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four soutwest missouri men indicted for child exploitation

FOR IMMEDIATE RELEASE
September, 2011

SPRINGFIELD, Mo. - Beth Phillips, United States Attorney for the Western District of Missouri, announced that four southwest Missouri men were indicted by a federal grand jury today in separate and unrelated cases of child exploitation.

USA v. Farris

Jason Farris, 31, of Anderson, Mo., was charged in an indictment returned by a federal grand jury in Springfield.

Today’s indictment alleges that Farris received and distributed child pornography over the Internet between July 17 and Aug. 26, 2011.

This case is being prosecuted by Assistant U.S. Attorney James J. Kelleher. It was investigated by the Southwest Missouri Cybercrimes Task Force and the U.S. Immigration and Customs Enforcement (ICE) Office of Homeland Security Investigations.

USA v. Rohe

William Rohe, 54, of Pierce City, Mo., was charged in a two-count indictment returned by a federal grand jury in Springfield, Mo.

Today’s indictment alleges that, between Aug. 2 and 6, 2011, Rohe used the Internet to attempt to induce a minor under the age of 14 to engage in illicit sexual activity. Rohe is also charged with possessing child pornography.

The indictment also contains a forfeiture allegation, which would require Rohe to forfeit to the government any property used to commit the alleged offense, including multiple computers and hard drives.

This case is being prosecuted by Assistant U.S. Attorney James J. Kelleher. It was investigated by the Southwest Missouri Cybercrimes Task Force, the Jasper County, Mo., Sheriff’s Department, the Pierce City, Mo., Police Department and the U.S. Immigration and Customs Enforcement (ICE) Office of Homeland Security Investigations.

USA v. Hammond

Adam Hammond, 22, of Climax Springs, Mo., was charged in a three-count superseding indictment returned by a federal grand jury in Springfield.

Today’s superseding indictment replaces an indictment that was returned against Hammond on May 11, 2011, and includes an additional count of producing child pornography. The indictment alleges that Hammond used a minor, identified as “Jane Doe,” to produce child pornography between Oct. 31 and Dec. 29, 2010, in Polk County, Mo.

As in the original indictment, Hammond is charged with using the Internet and a cell phone to induce an individual under the age of 14 to engage in illicit sex, and with receiving and distributing child pornography.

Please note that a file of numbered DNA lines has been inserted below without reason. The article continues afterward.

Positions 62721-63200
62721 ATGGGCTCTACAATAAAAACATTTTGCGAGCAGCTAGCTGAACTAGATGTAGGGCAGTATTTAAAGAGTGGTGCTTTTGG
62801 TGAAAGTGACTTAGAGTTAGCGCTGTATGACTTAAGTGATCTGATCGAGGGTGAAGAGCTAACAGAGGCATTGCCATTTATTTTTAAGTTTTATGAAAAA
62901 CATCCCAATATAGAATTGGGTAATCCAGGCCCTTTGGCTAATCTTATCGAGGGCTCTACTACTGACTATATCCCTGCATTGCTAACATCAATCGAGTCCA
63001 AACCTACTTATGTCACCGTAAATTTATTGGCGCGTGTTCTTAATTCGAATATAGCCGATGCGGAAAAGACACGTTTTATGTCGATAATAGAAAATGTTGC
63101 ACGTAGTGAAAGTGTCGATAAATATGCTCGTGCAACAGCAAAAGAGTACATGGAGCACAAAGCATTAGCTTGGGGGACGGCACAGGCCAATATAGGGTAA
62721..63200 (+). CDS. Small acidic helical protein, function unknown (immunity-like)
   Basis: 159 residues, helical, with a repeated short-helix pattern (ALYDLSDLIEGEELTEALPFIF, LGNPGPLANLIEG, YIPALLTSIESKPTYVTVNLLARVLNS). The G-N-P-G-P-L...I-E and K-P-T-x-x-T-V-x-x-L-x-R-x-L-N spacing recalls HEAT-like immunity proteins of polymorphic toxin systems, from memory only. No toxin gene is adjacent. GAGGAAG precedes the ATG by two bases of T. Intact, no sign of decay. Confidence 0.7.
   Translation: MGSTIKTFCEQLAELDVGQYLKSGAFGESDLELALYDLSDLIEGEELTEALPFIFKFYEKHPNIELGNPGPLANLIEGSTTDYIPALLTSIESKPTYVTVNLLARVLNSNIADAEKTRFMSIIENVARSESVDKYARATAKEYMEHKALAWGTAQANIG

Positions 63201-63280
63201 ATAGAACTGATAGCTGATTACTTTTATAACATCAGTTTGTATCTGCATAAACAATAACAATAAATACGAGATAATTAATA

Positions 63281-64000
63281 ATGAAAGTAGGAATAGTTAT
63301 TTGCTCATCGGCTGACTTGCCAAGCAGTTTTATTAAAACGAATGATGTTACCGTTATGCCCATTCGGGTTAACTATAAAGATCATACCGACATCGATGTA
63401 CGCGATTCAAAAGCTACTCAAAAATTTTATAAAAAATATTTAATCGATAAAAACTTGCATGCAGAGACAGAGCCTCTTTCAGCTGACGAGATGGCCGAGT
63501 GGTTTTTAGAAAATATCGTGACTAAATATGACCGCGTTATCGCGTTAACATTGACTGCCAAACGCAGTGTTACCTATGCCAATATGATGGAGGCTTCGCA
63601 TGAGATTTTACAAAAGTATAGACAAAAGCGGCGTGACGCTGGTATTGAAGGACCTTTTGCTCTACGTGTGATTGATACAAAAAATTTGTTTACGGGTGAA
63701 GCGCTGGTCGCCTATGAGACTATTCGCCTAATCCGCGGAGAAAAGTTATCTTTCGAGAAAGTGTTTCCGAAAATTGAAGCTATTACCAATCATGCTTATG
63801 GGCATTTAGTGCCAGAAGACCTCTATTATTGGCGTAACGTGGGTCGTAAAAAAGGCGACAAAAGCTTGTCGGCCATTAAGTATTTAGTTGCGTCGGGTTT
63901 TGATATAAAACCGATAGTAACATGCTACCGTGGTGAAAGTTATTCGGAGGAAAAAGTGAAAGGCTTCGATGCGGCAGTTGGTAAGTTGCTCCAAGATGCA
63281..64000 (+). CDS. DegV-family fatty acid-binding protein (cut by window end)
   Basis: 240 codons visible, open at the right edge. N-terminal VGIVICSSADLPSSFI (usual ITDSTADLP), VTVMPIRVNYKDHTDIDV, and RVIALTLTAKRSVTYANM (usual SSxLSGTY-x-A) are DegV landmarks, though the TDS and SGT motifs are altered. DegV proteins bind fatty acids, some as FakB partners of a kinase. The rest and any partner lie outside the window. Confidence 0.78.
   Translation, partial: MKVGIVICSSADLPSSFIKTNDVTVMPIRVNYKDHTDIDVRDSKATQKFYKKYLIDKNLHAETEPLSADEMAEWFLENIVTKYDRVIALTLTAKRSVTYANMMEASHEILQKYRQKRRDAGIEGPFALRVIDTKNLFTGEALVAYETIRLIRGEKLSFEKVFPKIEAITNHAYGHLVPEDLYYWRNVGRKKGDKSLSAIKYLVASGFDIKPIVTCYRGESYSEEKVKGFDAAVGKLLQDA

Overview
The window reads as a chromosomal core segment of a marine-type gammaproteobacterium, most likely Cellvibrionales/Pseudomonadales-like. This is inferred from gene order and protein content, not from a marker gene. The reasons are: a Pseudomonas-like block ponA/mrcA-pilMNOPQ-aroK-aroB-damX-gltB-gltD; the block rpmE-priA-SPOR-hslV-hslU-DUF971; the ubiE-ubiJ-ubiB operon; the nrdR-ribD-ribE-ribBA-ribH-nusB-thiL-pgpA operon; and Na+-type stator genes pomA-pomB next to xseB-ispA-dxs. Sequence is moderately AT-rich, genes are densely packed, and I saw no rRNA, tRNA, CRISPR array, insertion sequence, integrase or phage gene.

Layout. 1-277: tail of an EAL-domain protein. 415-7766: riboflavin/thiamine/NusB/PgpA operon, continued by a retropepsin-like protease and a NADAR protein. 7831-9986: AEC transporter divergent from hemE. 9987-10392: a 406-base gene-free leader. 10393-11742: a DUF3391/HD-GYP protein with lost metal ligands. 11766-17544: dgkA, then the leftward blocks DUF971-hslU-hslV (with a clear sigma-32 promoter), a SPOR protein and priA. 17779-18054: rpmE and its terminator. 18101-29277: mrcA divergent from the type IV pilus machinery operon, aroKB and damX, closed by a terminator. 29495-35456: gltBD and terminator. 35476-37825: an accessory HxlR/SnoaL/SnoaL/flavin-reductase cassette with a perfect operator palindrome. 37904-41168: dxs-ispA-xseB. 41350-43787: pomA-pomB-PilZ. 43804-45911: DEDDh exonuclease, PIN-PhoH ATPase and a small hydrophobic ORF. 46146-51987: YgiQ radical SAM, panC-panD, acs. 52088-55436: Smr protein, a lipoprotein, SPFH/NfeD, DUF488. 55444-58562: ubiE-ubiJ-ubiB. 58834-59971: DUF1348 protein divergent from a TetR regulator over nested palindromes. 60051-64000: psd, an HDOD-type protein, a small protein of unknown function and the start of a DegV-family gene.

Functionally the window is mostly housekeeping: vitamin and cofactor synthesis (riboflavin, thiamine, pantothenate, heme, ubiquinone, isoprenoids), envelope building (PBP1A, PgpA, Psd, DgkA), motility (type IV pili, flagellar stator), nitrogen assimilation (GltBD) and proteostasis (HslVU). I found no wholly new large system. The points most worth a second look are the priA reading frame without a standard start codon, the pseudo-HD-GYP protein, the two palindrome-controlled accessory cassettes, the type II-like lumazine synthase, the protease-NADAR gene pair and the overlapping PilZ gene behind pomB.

The indictment also contains a forfeiture count, which would require Hammond to forfeit to the government any property used to commit the alleged offense, including a cell phone.

This case is being prosecuted by Assistant U.S. Attorney James J. Kelleher. It was investigated by the Southwest Missouri Cybercrimes Task Force, the Polk County, Mo., Sheriff’s Department, the Camden County, Mo., Sheriff’s Department and the U.S. Immigration and Customs Enforcement (ICE) Office of Homeland Security Investigations.

USA v. Ellrick

Lawrence Ellrick, 34, an active duty soldier at Ft. Leonard Wood, was charged in a two-count superseding indictment returned by a federal grand jury in Springfield.

Today’s superseding indictment replaces an indictment that was returned against Ellrick on Feb. 10, 2011, and includes an additional count of using a minor to produce child pornography between Jan. 1 and May 31, 2010, in Texas County, Mo.

As in the original indictment, Ellrick is also charged with possessing child pornography between Jan. 1 and May 31, 2010.

The indictment also contains a forfeiture allegation, which would require Ellrick to forfeit to the government any property used to commit the alleged offenses, including a desktop computer, a laptop computer, a computer hard drive and a digital camera.

This case is being prosecuted by Assistant U.S. Attorney James J. Kelleher. It was investigated by the U.S. Immigration and Customs Enforcement (ICE) Office of Homeland Security Investigations and Army CID.

Phillips cautioned that the charges contained in these indictments are simply accusations, and not evidence of guilt. Evidence supporting the charges must be presented to a federal trial jury, whose duty is to determine guilt or innocence.

Project Safe Childhood
This case was brought as part of Project Safe Childhood, a nationwide initiative to combat the growing epidemic of child sexual exploitation and abuse launched in May 2006 by the Department of Justice. Led by United States Attorneys’ Offices and the Criminal Division’s Child Exploitation and Obscenity Section (CEOS), Project Safe Childhood marshals federal, state and local resources to better locate, apprehend and prosecute individuals who exploit children via the Internet, as well as to identify and rescue victims. For more information about Project Safe Childhood, please visit www.projectsafechildhood.gov.

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